Cover to Cover

For my Lenten practice this year, I decided to read the entire bible, starting with Genesis on Ash Wednesday and finishing with Revelation on Holy Saturday. On previous occasions when I’ve read the bible from cover to cover, I’ve done it over the course of the year, reading around four chapters a day but this time I took an accelerated schedule, aiming to read at least one book of the bible per day. While there were some days where I fought to stay awake hours past my bed time, thinking more about finishing the book I was reading than about the content, overall I found this experience valuable and rewarding. It had been a few years since I last read from cover to cover so it was nice to re-familiarize myself with the general arc of the bible and to revisit more obscure passages that I had forgotten about. I have a lot of thoughts about this experience and don’t know quite how to connect them all to each other so for my blog post today, I simply present a list of things that I drew from my reading during Lent:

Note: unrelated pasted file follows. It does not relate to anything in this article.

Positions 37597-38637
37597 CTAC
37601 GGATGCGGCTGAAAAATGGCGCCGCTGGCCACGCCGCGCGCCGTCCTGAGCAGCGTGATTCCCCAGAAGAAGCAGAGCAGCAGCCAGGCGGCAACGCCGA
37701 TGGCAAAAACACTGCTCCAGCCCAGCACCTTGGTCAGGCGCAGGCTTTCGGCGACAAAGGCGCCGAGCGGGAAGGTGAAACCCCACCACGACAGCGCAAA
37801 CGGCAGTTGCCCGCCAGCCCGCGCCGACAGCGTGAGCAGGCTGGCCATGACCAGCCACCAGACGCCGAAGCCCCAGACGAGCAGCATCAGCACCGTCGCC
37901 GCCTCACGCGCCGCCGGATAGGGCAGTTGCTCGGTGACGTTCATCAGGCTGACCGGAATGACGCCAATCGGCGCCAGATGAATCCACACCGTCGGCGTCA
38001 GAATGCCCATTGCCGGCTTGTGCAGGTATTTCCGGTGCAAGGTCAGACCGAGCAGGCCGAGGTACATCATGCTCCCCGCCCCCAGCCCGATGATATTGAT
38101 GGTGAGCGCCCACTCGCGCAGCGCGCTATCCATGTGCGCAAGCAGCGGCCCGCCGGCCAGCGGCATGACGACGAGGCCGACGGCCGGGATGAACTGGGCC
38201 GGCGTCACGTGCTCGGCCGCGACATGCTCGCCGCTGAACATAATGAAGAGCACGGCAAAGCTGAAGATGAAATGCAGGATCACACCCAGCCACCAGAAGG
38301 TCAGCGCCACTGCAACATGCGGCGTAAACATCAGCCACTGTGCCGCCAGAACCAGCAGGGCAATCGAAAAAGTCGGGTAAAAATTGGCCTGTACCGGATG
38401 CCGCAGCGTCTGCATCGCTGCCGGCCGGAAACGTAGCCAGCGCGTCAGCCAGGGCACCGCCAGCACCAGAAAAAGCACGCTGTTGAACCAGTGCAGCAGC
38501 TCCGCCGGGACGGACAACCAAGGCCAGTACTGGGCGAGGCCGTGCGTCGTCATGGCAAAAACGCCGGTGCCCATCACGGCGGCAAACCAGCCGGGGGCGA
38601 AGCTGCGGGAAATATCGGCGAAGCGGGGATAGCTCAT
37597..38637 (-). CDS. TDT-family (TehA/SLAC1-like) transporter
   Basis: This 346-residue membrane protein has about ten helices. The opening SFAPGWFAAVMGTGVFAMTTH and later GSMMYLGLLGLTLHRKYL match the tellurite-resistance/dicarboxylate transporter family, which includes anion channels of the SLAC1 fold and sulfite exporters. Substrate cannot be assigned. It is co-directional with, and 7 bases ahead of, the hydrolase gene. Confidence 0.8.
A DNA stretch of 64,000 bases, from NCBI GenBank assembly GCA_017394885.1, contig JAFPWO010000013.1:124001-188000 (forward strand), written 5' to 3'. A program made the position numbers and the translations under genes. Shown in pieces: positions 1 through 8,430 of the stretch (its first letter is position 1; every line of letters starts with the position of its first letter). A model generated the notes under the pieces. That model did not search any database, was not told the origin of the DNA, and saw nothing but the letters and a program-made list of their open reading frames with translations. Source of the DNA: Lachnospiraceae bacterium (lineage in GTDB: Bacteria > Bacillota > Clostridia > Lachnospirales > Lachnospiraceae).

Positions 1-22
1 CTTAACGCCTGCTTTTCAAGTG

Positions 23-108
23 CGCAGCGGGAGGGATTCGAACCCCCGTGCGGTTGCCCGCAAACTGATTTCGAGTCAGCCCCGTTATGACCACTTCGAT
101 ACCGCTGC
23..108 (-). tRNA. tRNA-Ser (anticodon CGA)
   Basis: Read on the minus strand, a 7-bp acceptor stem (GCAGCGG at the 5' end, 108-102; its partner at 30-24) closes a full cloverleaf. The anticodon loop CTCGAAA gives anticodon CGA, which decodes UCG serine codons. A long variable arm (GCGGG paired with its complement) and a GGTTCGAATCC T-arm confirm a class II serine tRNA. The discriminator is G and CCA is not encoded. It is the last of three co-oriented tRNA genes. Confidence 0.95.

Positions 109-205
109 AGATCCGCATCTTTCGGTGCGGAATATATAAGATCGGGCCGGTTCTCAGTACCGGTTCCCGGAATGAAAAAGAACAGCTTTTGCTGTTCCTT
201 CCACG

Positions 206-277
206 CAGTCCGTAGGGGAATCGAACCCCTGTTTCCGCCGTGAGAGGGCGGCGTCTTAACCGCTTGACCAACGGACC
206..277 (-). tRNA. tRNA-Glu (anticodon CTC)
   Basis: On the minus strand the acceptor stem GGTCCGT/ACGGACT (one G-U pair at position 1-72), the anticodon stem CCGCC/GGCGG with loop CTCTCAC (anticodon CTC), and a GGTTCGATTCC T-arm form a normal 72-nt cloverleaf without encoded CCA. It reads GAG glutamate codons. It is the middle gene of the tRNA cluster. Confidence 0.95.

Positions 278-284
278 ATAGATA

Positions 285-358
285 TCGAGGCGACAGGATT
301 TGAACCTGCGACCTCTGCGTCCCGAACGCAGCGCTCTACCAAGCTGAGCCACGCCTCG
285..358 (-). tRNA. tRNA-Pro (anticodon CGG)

1. Quite a few of my favorite verses are small snippets of hope amidst large sections of doom and gloom. For example, Amos 5: 18-24: “Alas for you who desire the day of the Lord! Why do you want the day of the LORD? It is darkness, not light; as if someone fled from a lion, and was met by a bear; or went into the house and rested a hand against the wall, and was bitten by a snake. Is not the day of the LORD darkness, not light, and gloom with no brightness in it? I hate, I despise your festivals, and I take no delight in your solemn assemblies. Even though you offer me your burnt offerings and grain offerings, I will not accept them; and the offerings of well-being of your fatter animals I will not look upon. Take away from me the noise of your songs; I will not listen to the melody of your harps. But let justice roll down like waters, and righteousness like an ever-flowing stream.” On the one hand, reading the context of the final verse (Amos 5: 24) changes the way I view the verse—it is a justice and righteousness that seems to be rolling over us—washing us and our ceremonies, rituals, and solemn worship services away before the rushing tide. However, this verse is so familiar and close to my heart that it also provides me comfort amidst these words of judgment and darkness. The verse is something that I can hold onto, that anchors me amidst the rushing waters and keeps me from being swept away. It is a moment of grace amidst the darkness.